I was involved in rolling out the new HTML5 logo for W3C; I wasn’t the person in charge, but I helped out with some aspects of it.
The interesting thing to me was the reaction to the logo, aesthetics aside. (I like the logo personally, but I also like the retro-futurism of Soviet Realist art, like the statuary in Memento Park in Budapest, and comic books.) I loved the parodies and jokes about the logo, but I was both unsurprised and disappointed at the some of the negative dialog (and in some cases, monolog) about what the logo is meant to represent. (more…)
Last week, Megan and I went to the opening ceremony of the first electric vehicle charging station in North Carolina, on the corner of W. Hargett and Dawson in Raleigh.
Megan wrote up a short blog post about it, and we talked about what this might mean for the future of our national infrastructure.
We have a Prius, so if we got an electric car (I like the Nissan Leaf, and not just because they use SVG on their site), we would probably use the hybrid for longer trips, so we could refuel easily. But in 10 years, that might change. Since it takes around half an hour to fully charge modern electric cars using the class 3 charger (the heavy-duty one), and 4-6 hours using a class 2 charger, electric road-trippers will need something to do while they wait. Megan mentions this in her blog:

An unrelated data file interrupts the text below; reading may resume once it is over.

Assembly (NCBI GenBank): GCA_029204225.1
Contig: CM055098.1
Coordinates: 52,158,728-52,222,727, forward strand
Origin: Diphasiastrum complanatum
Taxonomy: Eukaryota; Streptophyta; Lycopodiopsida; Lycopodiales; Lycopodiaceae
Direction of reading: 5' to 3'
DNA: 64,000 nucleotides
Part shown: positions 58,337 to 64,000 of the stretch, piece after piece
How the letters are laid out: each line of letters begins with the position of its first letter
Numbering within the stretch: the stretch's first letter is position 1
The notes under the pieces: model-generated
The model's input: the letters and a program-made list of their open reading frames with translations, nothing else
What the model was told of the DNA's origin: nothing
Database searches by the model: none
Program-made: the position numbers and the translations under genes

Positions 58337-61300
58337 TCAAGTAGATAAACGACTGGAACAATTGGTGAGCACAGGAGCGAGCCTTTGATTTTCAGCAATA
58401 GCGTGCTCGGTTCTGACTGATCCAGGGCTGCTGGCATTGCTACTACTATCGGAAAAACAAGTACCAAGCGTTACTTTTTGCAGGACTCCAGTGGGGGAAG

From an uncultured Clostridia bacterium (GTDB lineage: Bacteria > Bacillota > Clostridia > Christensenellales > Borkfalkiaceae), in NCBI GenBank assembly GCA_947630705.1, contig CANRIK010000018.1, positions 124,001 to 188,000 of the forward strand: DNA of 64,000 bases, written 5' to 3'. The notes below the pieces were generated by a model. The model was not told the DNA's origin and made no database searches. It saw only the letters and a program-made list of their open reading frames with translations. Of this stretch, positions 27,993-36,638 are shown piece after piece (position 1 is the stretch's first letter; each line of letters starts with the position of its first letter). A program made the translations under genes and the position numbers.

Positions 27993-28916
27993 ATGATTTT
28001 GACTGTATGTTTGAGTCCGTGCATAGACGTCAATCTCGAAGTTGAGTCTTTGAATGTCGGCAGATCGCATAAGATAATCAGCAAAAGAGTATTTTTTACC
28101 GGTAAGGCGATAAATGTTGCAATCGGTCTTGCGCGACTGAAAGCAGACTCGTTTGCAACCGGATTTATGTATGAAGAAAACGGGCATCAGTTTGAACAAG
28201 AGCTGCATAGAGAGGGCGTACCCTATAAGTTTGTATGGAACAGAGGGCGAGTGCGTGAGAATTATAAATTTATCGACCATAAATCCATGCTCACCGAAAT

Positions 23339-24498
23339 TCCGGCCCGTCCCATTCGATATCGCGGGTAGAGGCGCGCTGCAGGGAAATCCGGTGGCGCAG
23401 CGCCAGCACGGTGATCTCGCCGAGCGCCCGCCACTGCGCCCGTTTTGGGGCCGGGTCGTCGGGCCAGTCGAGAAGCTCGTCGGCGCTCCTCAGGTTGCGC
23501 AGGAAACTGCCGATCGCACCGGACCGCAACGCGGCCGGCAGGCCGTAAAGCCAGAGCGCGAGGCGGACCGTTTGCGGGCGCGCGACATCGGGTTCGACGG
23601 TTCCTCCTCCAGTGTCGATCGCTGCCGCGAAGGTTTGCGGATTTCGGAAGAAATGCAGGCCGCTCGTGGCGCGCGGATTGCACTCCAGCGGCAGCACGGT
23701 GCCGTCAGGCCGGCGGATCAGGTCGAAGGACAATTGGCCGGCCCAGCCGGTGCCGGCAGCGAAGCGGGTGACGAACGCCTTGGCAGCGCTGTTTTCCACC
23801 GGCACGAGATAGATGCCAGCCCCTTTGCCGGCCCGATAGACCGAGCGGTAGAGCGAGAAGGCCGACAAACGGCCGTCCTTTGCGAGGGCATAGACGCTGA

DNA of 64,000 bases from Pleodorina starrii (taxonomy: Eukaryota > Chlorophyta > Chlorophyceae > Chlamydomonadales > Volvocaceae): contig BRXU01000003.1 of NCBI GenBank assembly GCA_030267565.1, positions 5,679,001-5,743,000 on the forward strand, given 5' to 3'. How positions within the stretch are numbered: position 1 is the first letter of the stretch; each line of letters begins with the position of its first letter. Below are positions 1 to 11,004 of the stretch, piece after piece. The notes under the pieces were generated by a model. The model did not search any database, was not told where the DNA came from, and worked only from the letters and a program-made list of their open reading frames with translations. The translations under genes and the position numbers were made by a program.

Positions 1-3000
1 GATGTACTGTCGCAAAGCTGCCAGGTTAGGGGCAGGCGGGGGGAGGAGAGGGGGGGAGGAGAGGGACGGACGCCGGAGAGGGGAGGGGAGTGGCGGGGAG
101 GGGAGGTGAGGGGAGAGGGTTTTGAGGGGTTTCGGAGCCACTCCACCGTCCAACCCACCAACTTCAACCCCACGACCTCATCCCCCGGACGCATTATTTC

Would owners of this type of business be motivated to install charging stations as a way to attract customers and hold them captive while their car is charging?
I could see a whole new class of businesses that cater to waiting customers, that charge the charging, so to speak: movie theaters, theme parks, mini-zoos, gaming parlors (multiplayer videogames or casinos or both), strolling gardens… activities that emphasize a more leisurely pace of travel. The return of the roadside attraction!
Text in SVG is text. Visually, you can use webfonts like WOFF or SVG Fonts (where they are supported, like in Opera or the iPhone) to make it look cool, and you can style both the stroke and fill to make it all fancy, or apply filters to pop it out or make it glow or give it a dropshadow, but it’s not just a raster image like many text headers… it’s human- and machine-readable text, as nature intended.
Mozilla is holding an Open Web Games competition. I expect that many of the games will be use the Canvas API, since many programmers are more familiar with the imperative programming mode, and there are some games libraries that have been developed for Canvas or adapted from existing drawing or gaming libraries.
But I’m calling for SVG developers and designers to step up to the plate, as well. SVG has a lot of features that make it easier out of the box to build interfaces, animations, and even games. There is a scene graph, and the DOM event model that gives you free hit detection for pointer events, for example. And I’d love to see someone make an open-web game that’s both accessible and fun…
To help developers along, I thought I’d share a few free, open-source SVG resources that could be useful in building games: (more…)